- Rated R
- Buy the BD
All photos © Variance Films
Reviewed by Jason Zingale
f Donnie Yen wasn’t already on his way to becoming the next great martial arts star following the success of “Ip Man,” then he’s surely made a compelling argument for it with “Legend of the Fist: The Return of Chen Zhen,” a film that sees him in a role made famous by two other Chinese action stars: Bruce Lee and Jet Li. It certainly seems fitting that Yen would get his chance to play the cultural hero just as his star is on the rise (even if he already did in a 1995 TV series), but while Yen’s involvement makes “Legend of the Fist” much better than it deserves to be, there’s only so much that his magical hands and feet can do before the film begins to crumble under the inept direction of Andrew Lau.
The story takes place in post-WWI Shanghai (specifically 1925), where the heroics of Chinese ammunition runners have already been forgotten by the Allied nations, allowing for Japan to wrestle control of the nation away from its people. With the city torn in half by internal conflict, former solider Chen Zhen (Donnie Yen) returns from Europe under the identity of a fallen comrade to spearhead the Chinese resistance. After befriending the owner (Anthony Wong Chau-Sang) of a popular nightclub frequented by Japanese military officials, Chen accepts the job as its new manager, providing him with the ideal cover to continue moonlighting as a rebel without suspicion. But when a death list of all the Chinese sympathizers the Japanese military has sanctioned for assassination is leaked to the public, Chen assumes the role of a masked vigilante to subvert Japan’s plans, inadvertently getting romantically involved with a sultry lounge singer (Shu Qi) who has a dangerous secret of her own.
Though the fictional tale of Chen Zhen has been told several times before on both the big screen and TV (perhaps most famously in Bruce Lee's “Fist of Fury”), "Legend of the Fist" is more of an unofficial sequel to those incarnations. Unfortunately, it's handled pretty sloppily, due in part to Lau's decision to fashion the film into more of a political thriller than a straight-up action movie, wasting time on disjointed subplots about feuding generals and clumsy cops instead of developing the main characters. Chen Zhen doesn't even have an arc so much as a static state of being, while Shu Qi’s double agent is never given any real motivation for her actions. As a result, the pair’s onscreen relationship suffers, causing the big emotional moment at the end of the film to fall flat, much like the aggressive Chinese nationalism that flows through the movie.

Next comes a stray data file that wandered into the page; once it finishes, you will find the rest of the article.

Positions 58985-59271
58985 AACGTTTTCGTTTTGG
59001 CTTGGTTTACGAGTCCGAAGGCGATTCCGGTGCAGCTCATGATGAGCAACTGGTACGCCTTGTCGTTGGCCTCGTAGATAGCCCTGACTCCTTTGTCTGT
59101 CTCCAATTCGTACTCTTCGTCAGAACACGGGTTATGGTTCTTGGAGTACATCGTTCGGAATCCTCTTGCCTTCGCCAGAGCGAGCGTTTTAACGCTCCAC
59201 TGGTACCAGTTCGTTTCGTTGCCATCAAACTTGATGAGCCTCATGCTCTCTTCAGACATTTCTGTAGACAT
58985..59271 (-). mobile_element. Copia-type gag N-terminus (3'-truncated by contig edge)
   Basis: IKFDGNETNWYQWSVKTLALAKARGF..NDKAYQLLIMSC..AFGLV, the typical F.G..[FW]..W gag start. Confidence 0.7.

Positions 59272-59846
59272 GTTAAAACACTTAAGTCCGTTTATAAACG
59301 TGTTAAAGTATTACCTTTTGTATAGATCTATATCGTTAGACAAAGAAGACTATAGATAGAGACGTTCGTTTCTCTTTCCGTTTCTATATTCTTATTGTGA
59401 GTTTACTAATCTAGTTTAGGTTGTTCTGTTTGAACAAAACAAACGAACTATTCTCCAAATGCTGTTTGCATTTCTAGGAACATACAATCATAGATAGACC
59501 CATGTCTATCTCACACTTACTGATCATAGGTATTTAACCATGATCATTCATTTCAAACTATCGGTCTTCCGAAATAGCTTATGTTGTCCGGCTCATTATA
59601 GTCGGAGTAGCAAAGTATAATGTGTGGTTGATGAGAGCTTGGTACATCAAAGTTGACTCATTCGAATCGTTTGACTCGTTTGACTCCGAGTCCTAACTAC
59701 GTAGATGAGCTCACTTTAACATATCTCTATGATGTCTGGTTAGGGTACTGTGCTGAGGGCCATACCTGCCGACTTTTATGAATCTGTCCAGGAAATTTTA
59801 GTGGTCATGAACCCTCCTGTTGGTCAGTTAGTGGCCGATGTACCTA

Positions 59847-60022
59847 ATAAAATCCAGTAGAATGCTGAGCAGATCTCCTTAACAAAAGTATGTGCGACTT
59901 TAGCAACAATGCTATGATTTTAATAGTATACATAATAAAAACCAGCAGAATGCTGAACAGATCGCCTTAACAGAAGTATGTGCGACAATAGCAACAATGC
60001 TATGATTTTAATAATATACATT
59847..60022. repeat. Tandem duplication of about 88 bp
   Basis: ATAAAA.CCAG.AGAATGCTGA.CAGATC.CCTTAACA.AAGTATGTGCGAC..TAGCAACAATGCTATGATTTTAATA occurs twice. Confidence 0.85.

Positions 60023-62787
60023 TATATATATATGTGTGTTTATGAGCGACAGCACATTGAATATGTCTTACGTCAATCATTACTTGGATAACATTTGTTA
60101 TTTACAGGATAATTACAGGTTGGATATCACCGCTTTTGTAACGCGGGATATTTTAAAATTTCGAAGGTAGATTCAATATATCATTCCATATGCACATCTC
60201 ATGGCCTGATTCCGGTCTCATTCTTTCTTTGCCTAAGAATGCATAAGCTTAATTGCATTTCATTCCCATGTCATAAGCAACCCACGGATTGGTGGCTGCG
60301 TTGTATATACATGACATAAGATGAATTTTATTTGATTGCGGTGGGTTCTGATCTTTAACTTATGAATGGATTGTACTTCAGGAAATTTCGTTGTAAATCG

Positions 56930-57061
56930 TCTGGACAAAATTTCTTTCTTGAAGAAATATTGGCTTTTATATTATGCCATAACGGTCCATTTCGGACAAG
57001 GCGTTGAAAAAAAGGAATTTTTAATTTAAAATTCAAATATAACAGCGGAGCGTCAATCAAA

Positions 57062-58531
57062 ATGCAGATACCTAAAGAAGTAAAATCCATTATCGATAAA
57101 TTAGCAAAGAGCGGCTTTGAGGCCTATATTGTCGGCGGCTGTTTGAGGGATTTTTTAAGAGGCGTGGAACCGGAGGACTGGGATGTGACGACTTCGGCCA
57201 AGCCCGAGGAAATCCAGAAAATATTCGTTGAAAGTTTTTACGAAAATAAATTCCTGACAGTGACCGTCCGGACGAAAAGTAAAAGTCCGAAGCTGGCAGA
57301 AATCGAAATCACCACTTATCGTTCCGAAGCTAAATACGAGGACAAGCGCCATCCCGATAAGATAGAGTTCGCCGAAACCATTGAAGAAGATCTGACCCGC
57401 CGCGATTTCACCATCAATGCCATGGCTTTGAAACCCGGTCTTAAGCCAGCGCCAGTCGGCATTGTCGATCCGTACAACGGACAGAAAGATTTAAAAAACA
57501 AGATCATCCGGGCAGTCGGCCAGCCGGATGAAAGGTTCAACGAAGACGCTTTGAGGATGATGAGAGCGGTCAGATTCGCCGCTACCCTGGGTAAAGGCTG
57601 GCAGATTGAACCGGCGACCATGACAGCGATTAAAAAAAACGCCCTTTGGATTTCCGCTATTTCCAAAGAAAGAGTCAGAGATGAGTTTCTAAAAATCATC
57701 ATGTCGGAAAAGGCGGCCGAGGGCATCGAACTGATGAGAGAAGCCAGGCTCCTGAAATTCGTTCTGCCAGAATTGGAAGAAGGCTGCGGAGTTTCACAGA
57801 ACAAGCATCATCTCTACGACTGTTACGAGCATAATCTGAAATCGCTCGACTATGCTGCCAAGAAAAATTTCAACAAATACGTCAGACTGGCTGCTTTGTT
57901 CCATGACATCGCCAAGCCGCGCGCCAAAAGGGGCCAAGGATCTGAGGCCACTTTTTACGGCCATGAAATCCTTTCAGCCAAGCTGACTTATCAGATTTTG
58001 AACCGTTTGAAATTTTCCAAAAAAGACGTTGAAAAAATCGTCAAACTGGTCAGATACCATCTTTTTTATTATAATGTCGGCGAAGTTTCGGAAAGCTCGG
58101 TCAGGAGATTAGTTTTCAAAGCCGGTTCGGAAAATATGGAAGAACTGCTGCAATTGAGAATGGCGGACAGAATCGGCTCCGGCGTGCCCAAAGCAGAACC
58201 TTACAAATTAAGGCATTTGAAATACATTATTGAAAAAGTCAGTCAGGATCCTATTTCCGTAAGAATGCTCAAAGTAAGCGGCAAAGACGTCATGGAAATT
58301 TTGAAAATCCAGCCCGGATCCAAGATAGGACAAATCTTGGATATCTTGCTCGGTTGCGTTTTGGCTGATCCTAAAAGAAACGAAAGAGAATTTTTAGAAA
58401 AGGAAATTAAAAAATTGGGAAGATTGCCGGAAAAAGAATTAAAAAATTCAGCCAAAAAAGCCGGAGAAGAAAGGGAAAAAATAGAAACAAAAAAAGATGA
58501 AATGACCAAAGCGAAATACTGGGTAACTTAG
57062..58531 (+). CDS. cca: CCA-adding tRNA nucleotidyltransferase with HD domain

It’s hard to believe this was made by the same guy responsible for “Infernal Affairs” (the crime thriller that inspired Martin Scorsese’s “The Departed”), because Lau seems completely out of his element here. Even more upsetting is the lack of action, which may come as a bit of a surprise to fans of Donnie Yen. There's only a handful of fight sequences spread across the sluggish 105-minute runtime, and with the exception of a killer opening that highlights Yen's talents as a martial artist and showman, the rest of the action (especially the finale, which is practically lifted straight from “Ip Man”) fails to impress. Granted, sacrificing action for story usually isn't such a bad thing, but in the case of "Legend of the Fist," it's the difference between a mediocre film and a great one.
Collector's Edition Blu-ray Review:
The two-disc Blu-ray release of “Legend of the Fist” doesn’t have much in the special features department, but credit to Well Go USA for at least including the behind-the-scenes featurettes and cast and crew interviews that appeared on the Hong Kong version. They may be subtitled, but Asian cinema fans will enjoy them nonetheless.